Meanwhile, Toby is able to pass a police checkpoint without incident, and heads to the casino to launder the money. He is sitting at the bar having a drink when he hears about Tanner’s death on the news on a TV behind him. He doesn’t even turn around to look at the TV, just raises his glass and silently takes a drink. Then he visits the bank, pays off his debts, and sets up a trust fund in his family’s name.
Some time later, Marcus visits his old office to talk with his replacement and get some closure on the Howards. He learns that the Texas Rangers have cleared Toby as a suspect, since his record is clean and he has no motive because the oil wells on his family’s property make more money in a month than what was stolen in all the bank robberies combined. The bank is also not cooperating with the investigation, since they don’t want to lose management of the family’s trust fund. The Rangers never got descriptions of the bank robbers, since the brothers wore hoods and masks to all their robberies, so Toby and his family are in the clear.
Although he has no proof and no authority, Marcus knows Toby was the brains of the operation. He visits Toby at the now-lucrative family ranch, and their conversation is fascinating. These two men have every reason to hate each other, but there’s no real sense of enmity between them. Just a grudging sort of respect. Marcus tells Toby that he knows Toby was the mastermind, and wants to know why. Toby is evasive, and this is when he says the line to Marcus that I quoted earlier, about how his family’s poverty won’t be passed down to his sons.
As Marcus gets up to leave and heads back to his car, Toby stops him.
“Hey,” he says.
Marcus turns around.
“I rent a little house in town,” Toby says. “If you wanna stop by and finish this conversation, you’re welcome anytime.”
“Oh, I’d like that,” Marcus replies. “Be seeing you.”
“Yeah,” Toby says. “Soon, I hope. I’m ready to be done with this.”
“You’ll never be done with it no matter what,” Marcus says. “It’s gonna haunt you, son, for the rest of your days. But you won’t be alone. It’s gonna haunt me too.”
“If you stop by,” Toby says, “Maybe I’ll give you peace.”
“Maybe,” Marcus agrees, nodding, then says “Maybe I’ll give it to you.” He turns away, gets in his car, and drives off. And that’s the end of the movie, leaving the audience to wonder if that peace will come from a shared six-pack or the barrel of a shotgun.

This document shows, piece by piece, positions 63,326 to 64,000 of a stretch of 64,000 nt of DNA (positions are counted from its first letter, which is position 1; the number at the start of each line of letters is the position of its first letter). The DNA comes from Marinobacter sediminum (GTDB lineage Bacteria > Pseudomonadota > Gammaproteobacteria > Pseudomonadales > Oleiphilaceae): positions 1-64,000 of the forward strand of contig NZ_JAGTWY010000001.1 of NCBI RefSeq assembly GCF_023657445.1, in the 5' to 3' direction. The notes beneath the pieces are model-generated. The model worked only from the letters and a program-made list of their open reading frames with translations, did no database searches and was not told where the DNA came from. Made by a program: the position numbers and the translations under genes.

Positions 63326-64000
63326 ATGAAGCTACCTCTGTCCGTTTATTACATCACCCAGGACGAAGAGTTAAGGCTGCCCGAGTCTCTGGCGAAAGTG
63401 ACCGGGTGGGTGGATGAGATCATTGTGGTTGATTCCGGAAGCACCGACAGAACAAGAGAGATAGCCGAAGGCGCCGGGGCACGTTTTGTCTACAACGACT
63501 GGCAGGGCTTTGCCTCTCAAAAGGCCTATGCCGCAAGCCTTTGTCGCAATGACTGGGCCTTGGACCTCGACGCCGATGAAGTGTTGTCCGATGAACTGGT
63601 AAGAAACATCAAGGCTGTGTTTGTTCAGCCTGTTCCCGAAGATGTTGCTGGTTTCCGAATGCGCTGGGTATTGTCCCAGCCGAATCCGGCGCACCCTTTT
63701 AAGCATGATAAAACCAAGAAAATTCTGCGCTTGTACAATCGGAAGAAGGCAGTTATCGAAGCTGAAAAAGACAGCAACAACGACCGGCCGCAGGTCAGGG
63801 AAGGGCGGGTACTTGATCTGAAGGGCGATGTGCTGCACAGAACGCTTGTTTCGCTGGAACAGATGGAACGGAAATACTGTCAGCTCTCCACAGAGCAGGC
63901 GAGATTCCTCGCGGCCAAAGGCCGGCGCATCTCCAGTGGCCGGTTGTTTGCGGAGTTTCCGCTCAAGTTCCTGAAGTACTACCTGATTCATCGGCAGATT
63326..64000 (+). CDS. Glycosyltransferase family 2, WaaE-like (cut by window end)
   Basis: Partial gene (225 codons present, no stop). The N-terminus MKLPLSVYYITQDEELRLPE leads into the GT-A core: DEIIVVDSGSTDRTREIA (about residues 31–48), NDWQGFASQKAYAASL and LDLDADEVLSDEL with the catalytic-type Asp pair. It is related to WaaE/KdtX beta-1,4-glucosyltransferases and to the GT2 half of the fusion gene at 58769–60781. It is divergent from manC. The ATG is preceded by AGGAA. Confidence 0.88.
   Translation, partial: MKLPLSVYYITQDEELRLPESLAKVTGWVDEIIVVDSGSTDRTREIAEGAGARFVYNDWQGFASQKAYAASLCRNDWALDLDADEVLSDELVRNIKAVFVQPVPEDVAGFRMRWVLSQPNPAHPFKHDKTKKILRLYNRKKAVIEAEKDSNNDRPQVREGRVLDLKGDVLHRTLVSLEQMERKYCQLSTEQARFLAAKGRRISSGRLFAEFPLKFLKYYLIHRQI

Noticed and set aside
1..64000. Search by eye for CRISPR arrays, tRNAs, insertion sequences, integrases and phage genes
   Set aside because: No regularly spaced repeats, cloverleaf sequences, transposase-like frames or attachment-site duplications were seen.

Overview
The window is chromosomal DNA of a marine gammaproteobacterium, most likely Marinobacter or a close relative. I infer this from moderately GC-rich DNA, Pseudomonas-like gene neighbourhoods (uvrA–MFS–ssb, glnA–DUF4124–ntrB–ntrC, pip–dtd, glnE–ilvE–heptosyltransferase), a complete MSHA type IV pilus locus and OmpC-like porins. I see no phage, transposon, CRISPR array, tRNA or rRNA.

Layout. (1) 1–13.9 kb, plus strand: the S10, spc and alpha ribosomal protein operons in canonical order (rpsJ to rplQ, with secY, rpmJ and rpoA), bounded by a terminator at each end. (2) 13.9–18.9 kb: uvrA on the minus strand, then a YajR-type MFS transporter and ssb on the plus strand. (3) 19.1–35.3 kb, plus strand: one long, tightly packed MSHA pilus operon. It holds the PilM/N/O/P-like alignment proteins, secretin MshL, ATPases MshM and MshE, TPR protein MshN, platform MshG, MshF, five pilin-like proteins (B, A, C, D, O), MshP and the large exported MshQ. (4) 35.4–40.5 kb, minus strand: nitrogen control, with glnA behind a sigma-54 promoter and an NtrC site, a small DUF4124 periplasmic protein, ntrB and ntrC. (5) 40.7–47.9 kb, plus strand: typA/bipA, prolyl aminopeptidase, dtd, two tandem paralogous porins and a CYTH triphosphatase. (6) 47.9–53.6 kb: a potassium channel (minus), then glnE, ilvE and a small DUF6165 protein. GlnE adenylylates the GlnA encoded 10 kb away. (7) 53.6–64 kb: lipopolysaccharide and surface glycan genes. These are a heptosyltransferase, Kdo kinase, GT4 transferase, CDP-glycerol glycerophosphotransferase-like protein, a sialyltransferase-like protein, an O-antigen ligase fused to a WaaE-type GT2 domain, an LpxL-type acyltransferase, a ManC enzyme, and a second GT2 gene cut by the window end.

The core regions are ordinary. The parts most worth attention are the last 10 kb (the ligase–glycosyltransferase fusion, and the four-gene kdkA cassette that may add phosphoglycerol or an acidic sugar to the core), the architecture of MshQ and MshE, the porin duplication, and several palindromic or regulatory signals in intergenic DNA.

Who wins? Toby provides for his family, but at the cost of several deaths, including that of his own brother. As Marcus says, he’s just going to have to live with that for the rest of his life. Marcus kills one of the robbers, but he’ll never be able to nab the man he knows is the second one, and his best friend was killed before Marcus was able to tell him how much he valued him. And while Tanner’s motives are questionable and his behavior is frequently deplorable, in the end he gives his life for his brother, and there is no greater sacrifice.
With most movies I see, there are pros and cons. But while the pros of Hell or High Water could fill a book, when I think about cons, I can’t come up with a single one. It’s damn near perfect. It’s tense, relatable, wryly funny, deeply moving, and the writing, acting, and directing are superb. It’s an achingly human story and its characters and their relationships are profoundly real. The movie was nominated for four Academy Awards in 2016, including Best Picture, and while it didn’t win any of them I’m glad it was recognized. Chris Pine has never been better, nobody plays a crusty Texas Ranger better than Jeff Bridges (he was nominated for Best Supporting Actor), and the supporting work from Ben Foster and Gil Birmingham is commendable, as is the rest of the supporting cast.
It’s a tremendous movie. Oddly, the back of the film’s Blu-ray package lists the film’s running time as 122 minutes, when it’s actually 102 minutes. The fact that the movie does what it does in such a relatively brief amount of time is extraordinary. There are plenty of big blockbusters with ten or even twenty times the budget that are 45 minutes longer, and don’t have nearly as much pathos as this film does.
See it. It’s unforgettable.
Also unforgettable (albeit for entirely different reasons) is the movie I’ll be talking about next week. It’s the weirdest movie of 2017 and one of the weirdest movies to come out of Hollywood in a long time. It’s a twisted tale full of slithering eels and dark secrets. It’s Gore Verbinski’s bizarro fright flick A Cure For Wellness. See you next week!